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Wilberforce was an inspiration. He was the conscience of the nation. He was not, of course, solely concerned with fighting to abolish the slave trade, although that is what he will always be most remembered for. He was a great Christian campaigner
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who wanted to bring his own particular religious fervour to the attention of people, believing that he had something to transmit to them. He was a great friend of Pitt, as I have said. He was also a great admirer of Fox. Pitt and Fox stood together with him against this ghastly trade. One thing he lamented about Pitt and Fox was that they did not have his religious conviction and fervour.

We already have a fine portrait in the Palace of Westminster, and I would like us to have a special commemoration of William Wilberforce to mark this 200th anniversary. I have on my desk at home a little ashtray—one should not say “ashtray” these days, of course—which was produced by Wedgwood in 1983 and which reproduces the famous image of the black man in chains with the slogan around it:

That gave great inspiration to Wilberforce. I would love it to be reproduced as a plaque, and for it to be placed in the Members’ Lobby among the memorials to Prime Ministers, because Wilberforce achieved more than most of the Prime Ministers whom we rightly commemorate and revere in the Central Lobby today. It would be a splendid commemoration of this 200th anniversary if we could do something like that.

Members have referred to the fact that what Wilberforce achieved 200 years ago in spearheading this campaign was not the end; of course it was not. However, we can draw various lessons from it that are highly relevant for today. One of them I would take from the speech that Wilberforce made on 18 May 1789, when he truly launched the parliamentary campaign. Sitting around him were Members who—as earlier speakers have reminded us—derived great wealth from the slave trade. However, Wilberforce in his campaign did not seek to castigate or attack his colleagues. He was prepared to accept that many of them were ignorant of the slave trade and what it all meant. He was prepared to give them that benefit of the doubt and to seek to enlighten them, and all his other colleagues, as to how great an evil this was. We can sometimes learn from that—that we must not attribute the worst motives to everybody. In trying to enrol them in a cause—whatever it may be—we must show them that we will give them the benefit of the doubt, but that, having set the facts before them, we want them to join the campaign.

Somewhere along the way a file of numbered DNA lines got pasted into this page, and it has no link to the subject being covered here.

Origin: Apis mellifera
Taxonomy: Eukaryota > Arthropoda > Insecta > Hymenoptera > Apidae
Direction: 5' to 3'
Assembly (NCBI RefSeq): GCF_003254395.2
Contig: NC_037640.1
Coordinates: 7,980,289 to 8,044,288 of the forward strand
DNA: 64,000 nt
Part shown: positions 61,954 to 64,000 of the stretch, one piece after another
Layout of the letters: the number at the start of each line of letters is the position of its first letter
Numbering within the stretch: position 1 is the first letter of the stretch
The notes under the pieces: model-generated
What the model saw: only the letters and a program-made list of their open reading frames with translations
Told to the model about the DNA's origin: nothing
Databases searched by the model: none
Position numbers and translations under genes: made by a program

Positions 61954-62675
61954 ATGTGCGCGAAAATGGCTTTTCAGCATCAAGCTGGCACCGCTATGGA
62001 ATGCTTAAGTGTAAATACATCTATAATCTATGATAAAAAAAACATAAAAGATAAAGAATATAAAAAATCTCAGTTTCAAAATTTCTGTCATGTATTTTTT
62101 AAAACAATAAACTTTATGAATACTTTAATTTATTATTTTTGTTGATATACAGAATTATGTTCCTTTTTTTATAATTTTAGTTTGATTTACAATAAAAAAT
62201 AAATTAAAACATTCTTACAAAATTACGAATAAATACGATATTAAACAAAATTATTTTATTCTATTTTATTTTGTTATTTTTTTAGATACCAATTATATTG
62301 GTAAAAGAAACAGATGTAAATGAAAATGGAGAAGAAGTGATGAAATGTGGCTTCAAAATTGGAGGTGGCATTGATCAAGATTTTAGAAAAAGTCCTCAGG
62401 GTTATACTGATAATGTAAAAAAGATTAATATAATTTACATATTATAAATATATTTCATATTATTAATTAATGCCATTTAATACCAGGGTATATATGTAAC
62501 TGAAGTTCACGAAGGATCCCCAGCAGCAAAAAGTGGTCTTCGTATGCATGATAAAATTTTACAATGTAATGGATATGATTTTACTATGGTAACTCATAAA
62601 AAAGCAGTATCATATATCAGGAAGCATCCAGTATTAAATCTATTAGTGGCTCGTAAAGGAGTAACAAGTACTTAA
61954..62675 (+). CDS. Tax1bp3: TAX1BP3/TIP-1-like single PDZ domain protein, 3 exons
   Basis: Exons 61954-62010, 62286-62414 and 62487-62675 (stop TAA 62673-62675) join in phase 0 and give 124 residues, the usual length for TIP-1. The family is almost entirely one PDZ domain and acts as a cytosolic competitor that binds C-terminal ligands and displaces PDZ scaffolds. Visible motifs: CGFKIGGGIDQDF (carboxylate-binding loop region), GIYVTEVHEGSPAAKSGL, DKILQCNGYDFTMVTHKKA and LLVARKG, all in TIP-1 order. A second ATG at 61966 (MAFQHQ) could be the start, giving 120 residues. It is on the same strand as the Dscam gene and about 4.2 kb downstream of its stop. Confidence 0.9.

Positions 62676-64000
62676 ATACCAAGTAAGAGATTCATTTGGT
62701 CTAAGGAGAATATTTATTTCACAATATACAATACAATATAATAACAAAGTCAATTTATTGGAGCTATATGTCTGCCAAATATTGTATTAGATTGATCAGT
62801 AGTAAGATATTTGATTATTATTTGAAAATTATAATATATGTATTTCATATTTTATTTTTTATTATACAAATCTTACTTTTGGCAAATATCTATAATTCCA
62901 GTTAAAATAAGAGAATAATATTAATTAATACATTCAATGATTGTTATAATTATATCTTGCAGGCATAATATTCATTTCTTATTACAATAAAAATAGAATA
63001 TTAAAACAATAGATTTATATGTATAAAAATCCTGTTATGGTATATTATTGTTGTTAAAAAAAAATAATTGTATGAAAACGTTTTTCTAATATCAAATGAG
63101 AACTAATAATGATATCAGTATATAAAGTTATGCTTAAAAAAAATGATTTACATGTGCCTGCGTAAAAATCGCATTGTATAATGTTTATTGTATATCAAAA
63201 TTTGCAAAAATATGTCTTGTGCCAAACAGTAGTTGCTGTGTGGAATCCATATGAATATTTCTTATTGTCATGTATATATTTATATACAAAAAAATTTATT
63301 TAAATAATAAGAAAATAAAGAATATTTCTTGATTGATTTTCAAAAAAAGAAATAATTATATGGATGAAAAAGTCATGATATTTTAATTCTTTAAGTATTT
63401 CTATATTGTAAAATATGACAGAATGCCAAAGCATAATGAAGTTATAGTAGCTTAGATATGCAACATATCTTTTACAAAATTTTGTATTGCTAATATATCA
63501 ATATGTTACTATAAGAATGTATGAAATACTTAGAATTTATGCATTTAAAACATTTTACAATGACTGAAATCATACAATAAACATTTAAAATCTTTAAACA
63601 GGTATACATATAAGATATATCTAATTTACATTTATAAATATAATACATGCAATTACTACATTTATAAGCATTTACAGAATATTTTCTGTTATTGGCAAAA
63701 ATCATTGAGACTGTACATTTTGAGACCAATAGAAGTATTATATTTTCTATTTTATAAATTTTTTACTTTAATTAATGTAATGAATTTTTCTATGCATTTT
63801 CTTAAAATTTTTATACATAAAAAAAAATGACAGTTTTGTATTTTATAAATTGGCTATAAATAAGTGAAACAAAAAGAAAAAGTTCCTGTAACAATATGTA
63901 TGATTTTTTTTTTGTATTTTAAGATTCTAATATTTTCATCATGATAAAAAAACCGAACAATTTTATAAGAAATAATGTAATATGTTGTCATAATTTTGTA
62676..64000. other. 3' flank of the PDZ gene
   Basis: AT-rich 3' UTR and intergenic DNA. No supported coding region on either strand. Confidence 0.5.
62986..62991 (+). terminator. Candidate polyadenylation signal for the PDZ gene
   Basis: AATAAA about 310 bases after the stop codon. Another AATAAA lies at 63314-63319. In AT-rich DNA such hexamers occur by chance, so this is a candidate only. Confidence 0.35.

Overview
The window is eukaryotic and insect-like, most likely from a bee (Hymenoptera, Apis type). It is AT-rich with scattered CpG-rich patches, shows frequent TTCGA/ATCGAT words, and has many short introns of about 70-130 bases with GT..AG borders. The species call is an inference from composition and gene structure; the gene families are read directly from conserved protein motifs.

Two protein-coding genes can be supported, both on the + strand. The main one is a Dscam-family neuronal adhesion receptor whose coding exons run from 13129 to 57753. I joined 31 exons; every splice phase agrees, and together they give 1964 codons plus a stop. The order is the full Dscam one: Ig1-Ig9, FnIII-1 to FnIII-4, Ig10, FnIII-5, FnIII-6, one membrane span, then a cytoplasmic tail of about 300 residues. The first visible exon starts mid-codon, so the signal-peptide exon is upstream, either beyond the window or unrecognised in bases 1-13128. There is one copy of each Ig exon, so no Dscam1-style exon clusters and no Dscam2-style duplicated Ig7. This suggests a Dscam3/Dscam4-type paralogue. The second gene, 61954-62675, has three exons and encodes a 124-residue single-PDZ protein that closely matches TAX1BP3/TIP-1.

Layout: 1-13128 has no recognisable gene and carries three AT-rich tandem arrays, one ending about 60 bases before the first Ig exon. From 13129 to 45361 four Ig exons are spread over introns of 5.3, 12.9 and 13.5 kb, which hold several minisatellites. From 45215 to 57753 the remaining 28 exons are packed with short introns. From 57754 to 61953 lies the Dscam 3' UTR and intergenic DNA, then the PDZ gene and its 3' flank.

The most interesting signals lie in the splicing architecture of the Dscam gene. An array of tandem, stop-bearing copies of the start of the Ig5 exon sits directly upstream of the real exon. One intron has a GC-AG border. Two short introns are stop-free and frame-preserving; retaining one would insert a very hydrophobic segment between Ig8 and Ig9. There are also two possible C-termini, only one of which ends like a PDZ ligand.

The campaign that we want everyone to join today is the one referred to by a number of colleagues: the campaign against human trafficking and the exploitation of men and women by others for profit. In those days, some Members of Parliament benefited from the slave trade, but I do not suppose that a single Member of Parliament benefits from these awful things today. However, many of us perhaps turn a blind eye. I was taken by the intervention of the hon. Member for Brent, East (Sarah Teather), who referred to the pages of nauseating advertisements that appear in local papers up and down the country. Would it not be a good thing if we could seek to persuade all those who take those advertisements for profit that they should not be taken? Would not that be one particular and significant step that we could take following today’s debate? If the wares were not advertised, people would
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not necessarily know about them. We may have to legislate on this, but perhaps we can do it by exhortation and example. I would love to see us set a few specific targets in this bicentenary year, and that is one that we could set.

Of course, we also need to be utterly single-minded in rooting out organised crime. Last year, in my capacity as Chairman of the Northern Ireland Affairs Committee, I presented in Northern Ireland a report on organised crime in the Province. Particularly apparent, apart from the dimension of paramilitary involvement, was the very important part that human trafficking was playing in the criminal’s apparatus. Human trafficking was joining counterfeiting of goods, smuggling and all the other illicit and revolting things, such as money laundering and fuel laundering. [Interruption.] I am glad that at this point, the hon. Member for East Antrim (Sammy Wilson) has entered the Chamber. He played a valuable part in that inquiry, and it was very significant and disturbing that human trafficking was becoming part of organised crime in Northern Ireland, too. It is doing so throughout the United Kingdom, and we must do everything that we can to root this evil out.

One of the worst things that any of us have heard of in recent months is the stories of young girls—they have been referred to today by other speakers—some in their early teens, from eastern Europe and elsewhere who are brought here and used as instruments of pleasure by evil men, sometimes assisted by evil women. That has got to be attacked. So when we mark a very notable occasion—the 200th anniversary of the abolition of the slave trade is one—we want to do two things. Yes, we want to give thanks and to take a quiet pride in what was achieved through this place, although not entirely and solely. In her moving speech, the hon. Member for Hackney, North and Stoke Newington (Ms Abbott), made that plain; nevertheless, we can all take pride in what was achieved here, whichever part of the House we sit in and whatever our political or personal background. There is always a time for giving thanks and celebration, but celebration is hollow and giving thanks is barren unless we also rededicate ourselves to attacking the descendent evils of the slave trade and slavery.